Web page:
Calibration of mathematical models; gradient-based methods; local vs. global calibration; Markov-Chain Monte Carlo method; data assimilation; handling of different error types; ambiguity of models; hands-on applications
Introduction into underlying processes of physical and chemical water treatment (coagulation, flocculation, sedimentation, filtration)
Cultivation and microscopic characterization of microorganisms, and quantification of microbial activities under well-controlled laboratory conditions
Understanding the behavior of stable isotopes in anorganic and organic compounds for process identifcation and environmental forensics
Analytical methods for organic & inorganic contaminants in environmental samples
Synthesis of minerals; geochemical modeling; Mössbauer spectroscopy; scanning electron microscopy
Assessment of environmental risks by chemicals; regulatory framework (e.g., REACH); exposure analysis; effect analysis; deterministic and probabilistic risks assessment; site-specific analysis of chemical risks
Systems approach to design renewable bioenergy systems (bioreactors); biomass-to-bioenergy conversion; integrated course including physics, bioengineering, environmental impacts, economics, and sustainable development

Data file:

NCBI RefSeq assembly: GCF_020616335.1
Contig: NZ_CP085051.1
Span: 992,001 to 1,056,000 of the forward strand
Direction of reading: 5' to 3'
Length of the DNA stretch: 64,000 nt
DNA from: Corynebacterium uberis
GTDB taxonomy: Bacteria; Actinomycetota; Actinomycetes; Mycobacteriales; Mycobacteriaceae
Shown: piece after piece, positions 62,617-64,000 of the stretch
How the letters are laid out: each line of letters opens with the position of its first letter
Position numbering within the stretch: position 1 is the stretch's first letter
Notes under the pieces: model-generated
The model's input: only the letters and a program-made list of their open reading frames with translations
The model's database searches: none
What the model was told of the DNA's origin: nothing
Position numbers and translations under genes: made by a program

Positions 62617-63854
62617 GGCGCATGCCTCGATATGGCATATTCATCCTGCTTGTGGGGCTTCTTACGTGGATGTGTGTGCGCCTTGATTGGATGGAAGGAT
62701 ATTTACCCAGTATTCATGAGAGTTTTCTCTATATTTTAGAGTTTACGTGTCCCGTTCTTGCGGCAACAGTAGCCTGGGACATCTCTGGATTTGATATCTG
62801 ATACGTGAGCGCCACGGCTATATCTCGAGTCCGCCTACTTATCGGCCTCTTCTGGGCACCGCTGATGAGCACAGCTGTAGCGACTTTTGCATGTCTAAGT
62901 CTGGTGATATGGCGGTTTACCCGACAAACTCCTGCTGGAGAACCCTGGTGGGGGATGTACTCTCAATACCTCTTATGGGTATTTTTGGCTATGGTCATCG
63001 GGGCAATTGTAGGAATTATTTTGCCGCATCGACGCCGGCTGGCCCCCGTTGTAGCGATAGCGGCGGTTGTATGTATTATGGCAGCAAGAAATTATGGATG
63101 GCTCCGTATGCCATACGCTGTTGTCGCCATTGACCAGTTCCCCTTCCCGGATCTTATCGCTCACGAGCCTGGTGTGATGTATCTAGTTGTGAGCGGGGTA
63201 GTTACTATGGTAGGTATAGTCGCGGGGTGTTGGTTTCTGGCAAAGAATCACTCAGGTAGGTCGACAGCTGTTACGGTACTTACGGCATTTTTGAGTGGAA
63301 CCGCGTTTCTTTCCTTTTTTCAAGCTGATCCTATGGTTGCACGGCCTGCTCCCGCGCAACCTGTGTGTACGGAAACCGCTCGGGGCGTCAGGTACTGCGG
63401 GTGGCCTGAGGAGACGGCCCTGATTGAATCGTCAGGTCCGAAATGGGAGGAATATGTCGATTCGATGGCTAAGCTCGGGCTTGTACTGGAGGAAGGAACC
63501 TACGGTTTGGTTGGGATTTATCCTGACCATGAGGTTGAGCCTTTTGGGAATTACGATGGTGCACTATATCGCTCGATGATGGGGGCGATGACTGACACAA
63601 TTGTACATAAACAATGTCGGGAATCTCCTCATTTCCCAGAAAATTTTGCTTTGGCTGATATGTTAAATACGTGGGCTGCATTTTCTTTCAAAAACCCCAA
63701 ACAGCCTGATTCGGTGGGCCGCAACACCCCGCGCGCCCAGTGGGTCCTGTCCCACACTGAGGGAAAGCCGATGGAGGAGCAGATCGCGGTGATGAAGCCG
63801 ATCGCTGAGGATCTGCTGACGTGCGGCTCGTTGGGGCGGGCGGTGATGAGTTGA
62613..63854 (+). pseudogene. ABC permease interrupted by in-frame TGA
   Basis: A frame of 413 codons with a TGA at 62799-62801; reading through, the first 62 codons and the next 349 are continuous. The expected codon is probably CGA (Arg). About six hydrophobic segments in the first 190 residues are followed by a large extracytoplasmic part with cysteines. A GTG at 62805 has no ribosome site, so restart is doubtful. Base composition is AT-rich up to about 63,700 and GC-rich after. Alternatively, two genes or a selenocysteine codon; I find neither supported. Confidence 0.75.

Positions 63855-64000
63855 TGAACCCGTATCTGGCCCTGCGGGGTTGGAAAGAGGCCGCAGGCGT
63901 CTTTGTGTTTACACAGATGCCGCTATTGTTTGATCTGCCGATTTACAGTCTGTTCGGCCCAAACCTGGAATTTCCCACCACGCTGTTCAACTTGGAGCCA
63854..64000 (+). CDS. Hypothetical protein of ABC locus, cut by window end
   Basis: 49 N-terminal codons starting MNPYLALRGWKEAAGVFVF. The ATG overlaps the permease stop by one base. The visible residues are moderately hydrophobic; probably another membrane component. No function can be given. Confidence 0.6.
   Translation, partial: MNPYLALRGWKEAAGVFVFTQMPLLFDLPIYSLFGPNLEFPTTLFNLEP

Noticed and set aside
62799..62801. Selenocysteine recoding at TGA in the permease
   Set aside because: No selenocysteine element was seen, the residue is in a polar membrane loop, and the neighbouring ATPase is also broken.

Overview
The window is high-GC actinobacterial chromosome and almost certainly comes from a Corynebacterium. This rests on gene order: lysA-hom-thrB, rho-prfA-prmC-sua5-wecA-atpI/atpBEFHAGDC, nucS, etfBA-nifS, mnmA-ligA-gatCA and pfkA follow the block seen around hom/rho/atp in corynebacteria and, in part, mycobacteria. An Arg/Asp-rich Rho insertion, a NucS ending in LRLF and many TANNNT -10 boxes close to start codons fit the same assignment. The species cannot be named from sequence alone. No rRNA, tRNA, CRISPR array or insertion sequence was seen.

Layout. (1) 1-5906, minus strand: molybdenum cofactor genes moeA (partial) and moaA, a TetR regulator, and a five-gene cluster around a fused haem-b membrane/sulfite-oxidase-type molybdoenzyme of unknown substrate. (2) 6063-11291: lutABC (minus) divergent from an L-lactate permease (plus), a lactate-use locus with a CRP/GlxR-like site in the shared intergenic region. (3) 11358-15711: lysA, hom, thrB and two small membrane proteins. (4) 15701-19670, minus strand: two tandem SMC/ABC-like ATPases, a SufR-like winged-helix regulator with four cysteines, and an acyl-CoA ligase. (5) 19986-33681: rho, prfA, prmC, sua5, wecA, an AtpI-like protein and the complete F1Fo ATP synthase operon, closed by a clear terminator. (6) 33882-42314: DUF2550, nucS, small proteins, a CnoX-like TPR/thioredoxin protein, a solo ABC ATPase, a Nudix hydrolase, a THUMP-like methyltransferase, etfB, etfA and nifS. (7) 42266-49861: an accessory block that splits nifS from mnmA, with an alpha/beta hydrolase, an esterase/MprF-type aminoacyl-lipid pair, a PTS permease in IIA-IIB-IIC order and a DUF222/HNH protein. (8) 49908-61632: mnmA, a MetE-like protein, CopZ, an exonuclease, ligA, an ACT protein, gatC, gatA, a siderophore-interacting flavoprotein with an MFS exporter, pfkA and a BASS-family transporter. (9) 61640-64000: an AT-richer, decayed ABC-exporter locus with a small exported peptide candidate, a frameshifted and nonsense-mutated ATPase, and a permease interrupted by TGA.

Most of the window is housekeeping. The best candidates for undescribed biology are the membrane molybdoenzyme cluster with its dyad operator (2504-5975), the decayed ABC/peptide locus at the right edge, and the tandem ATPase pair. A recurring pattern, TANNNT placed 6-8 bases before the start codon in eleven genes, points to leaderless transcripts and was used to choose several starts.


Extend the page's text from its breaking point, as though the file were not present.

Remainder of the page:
Fundamentals of general and applied geophysics: gravitmetry, geomagnetics, environmental magnetism, geoelectrics, electromagnetics, ground penetrating radar, seismics, tomographic methods, with practical exercises
Advanced geophysical assessment methods focusing on magnetics and near-surface geophyiscal site characterization techniques
The following modules of the MSc Geowissenschaften are recommended for AEG students holding a BSc in Geoscience. Some of these courses are taught in German. Please refer to the module handbook of MSc Geowissenschaften regarding prerequisites for participation.
- Applied Tectonics and Surface Processes (Ehlers)
- Angewandte Sedimentgeologie (Aigner)
- Explorationspraxis (Aigner)
- Faziesanalyse (Aigner)
- Sedimentgeochemie (Schönberg)
- Isotopengeochemie (Taubald)
- Erzlagerstätten (Neumann)
- Marine Geologie und Geochemie (Schulz)
Further modules can be offered on an irregular basis. Regularly offered modules outside this list can be taken for credit upon permission of the head of the examination committee. Please check the module handbook.
The main lecturers in the AEG course are professors at the Department of Geoscience at the University of Tübingen and their research associates. Some courses are taught by external lectureres, like professors from other universities, scientists from research institutes, or experts from practice.